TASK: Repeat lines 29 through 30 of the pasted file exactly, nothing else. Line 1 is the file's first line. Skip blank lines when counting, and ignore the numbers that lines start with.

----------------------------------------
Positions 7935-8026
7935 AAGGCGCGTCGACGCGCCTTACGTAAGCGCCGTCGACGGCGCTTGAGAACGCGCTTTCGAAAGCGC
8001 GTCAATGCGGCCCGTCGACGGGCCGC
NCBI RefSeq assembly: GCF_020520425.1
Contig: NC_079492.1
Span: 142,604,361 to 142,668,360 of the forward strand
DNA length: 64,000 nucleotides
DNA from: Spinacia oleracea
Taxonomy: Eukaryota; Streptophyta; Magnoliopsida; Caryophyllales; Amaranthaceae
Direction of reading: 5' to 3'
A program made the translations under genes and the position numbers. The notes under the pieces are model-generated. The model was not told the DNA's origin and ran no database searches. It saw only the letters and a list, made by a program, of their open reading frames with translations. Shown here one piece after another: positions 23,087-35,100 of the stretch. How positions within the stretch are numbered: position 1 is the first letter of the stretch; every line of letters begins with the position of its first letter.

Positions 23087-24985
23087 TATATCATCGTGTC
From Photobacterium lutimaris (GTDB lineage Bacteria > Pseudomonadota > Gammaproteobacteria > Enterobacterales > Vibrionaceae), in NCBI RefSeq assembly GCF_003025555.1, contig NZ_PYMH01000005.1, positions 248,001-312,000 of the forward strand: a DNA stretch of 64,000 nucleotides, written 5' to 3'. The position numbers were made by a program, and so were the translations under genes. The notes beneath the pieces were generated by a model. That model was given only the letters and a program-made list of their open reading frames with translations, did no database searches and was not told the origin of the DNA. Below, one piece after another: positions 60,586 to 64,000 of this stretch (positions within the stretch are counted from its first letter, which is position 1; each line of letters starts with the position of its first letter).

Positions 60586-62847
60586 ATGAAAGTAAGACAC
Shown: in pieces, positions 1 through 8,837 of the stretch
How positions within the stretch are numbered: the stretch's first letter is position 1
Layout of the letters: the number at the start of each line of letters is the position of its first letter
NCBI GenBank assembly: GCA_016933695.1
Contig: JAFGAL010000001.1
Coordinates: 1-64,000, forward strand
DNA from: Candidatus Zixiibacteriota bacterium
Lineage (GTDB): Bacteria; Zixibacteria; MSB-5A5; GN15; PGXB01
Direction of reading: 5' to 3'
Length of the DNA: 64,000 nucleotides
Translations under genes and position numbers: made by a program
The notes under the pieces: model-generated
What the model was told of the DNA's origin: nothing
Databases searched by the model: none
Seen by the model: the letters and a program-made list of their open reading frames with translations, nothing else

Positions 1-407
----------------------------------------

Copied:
What the model was told of the DNA's origin: nothing
Databases searched by the model: none